February 11, 2014
By Chris Slone
MCDERMOTT — A frustrating season finally came to a close for the eighth-seeded New Boston Tigers, who lost to No. 9 Whiteoak 49-40 in the Division IV Southeast Sectional Semifinal Monday night at Northwest High School.
New Boston finished the year at 5-16 while the Wildcats improved their record to 2-17.
Despite the loss, Kiersten McGraw showed her dominance once again for the Tigers. McGraw finished the contest with 20 points and 16 rebounds.
Earlier in the season, McGraw joined an exclusive group in New Boston athletics by eclipsing the 1,000-point mark.
“Tonight’s performance summarizes her career,” Tigers coach Jon Estep said. “For four years, she’s been our go-to girl. I’ve told her year in and year out, ‘we are going to ride you from the time we tip off until the the buzzer sounds,’ and tonight I told her she was going to come in, play well and give her team a chance to win tonight.”
McGraw kept New Boston in the game in the first half, scoring 13 of the Tigers’ 23 points before the intermission. Before the break, McGraw made six out of nine field goals, including a hoisted 3-point attempt as the end of the first quarter was approaching.
On the glass, McGraw secured eight boards in the first half, including one offensive putback.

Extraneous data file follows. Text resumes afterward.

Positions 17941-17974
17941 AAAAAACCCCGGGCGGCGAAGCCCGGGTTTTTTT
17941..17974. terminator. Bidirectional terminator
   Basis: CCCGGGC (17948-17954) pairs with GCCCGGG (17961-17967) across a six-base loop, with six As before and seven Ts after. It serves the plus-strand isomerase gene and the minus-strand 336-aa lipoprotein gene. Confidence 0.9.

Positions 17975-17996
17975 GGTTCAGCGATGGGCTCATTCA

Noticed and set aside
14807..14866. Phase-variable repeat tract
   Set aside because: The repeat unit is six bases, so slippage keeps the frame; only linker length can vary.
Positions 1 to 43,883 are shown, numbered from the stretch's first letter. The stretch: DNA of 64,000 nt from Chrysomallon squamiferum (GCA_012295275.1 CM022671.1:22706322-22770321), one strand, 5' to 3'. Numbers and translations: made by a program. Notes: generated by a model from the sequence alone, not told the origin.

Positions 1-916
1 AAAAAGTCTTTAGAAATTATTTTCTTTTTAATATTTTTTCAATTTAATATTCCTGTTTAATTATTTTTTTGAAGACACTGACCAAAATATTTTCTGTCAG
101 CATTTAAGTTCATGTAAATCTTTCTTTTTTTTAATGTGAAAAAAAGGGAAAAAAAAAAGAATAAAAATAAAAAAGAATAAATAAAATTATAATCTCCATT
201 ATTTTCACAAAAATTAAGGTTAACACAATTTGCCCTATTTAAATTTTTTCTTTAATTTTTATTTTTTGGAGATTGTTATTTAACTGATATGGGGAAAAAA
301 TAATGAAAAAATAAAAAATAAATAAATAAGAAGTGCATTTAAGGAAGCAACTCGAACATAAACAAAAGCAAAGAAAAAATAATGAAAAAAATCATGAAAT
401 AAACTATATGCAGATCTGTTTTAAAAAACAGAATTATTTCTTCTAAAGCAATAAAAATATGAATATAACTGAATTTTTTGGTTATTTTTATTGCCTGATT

“She showed up from the get go,” Estep said. “She got that first basket to go in and I think it kept the confidence alive in her. She did an outstanding job of keeping us in this ball game. For the first three quarters, she kept us ahead.”
Like McGraw, Eden Howard had a strong contest, finishing with 16 points, including four baskets from behind the arc. Howard hit two treys per half as she constantly found open looks throughout the game. Howard also finished the game with three rebounds.
“With a 16-point performance, (Howard) gave us that second option that we needed,” Estep said.
Besides McGraw and Howard, the Tigers struggled to shoot from the field. New Boston only hit 36 percent from the floor, including 21 percent from 3-point range.
The Tigers knocked down four treys, all by Howard, while attempting 19 3-point shots. McGraw and Howard hit 13 of the 15 made shots by New Boston.
Estep knew the game plan was going to be centered around McGraw, and to his squad’s credit, they moved the ball and found the open shooters, the shots just didn’t fall for New Boston.
“The second half, they did a really good job of keeping Kiersten from getting the ball inside,” Estep said. “I want them to shoot the open shot, they need to shoot with confidence. It’s something we have to get better at. Both of my wing girls are back next year. We are going to need them to become more consistent shooters, Eden and Erin, they’ve been bright spots for us this year and they’ve kept us in a lot of games. But tonight, we weren’t hitting like I had hoped but we aren’t going to hesitate to take those shots.”
Aside from the shooting woes, the Tigers’ biggest problem was on the glass. Despite winning the rebounding margin 36-33, New Boston gave up 15 offensive rebounds, which led to a plethora of second-chance opportunities for the Wildcats.
Estep knew his team would struggle on the glass, but he was hopeful the damage wouldn’t be so severe.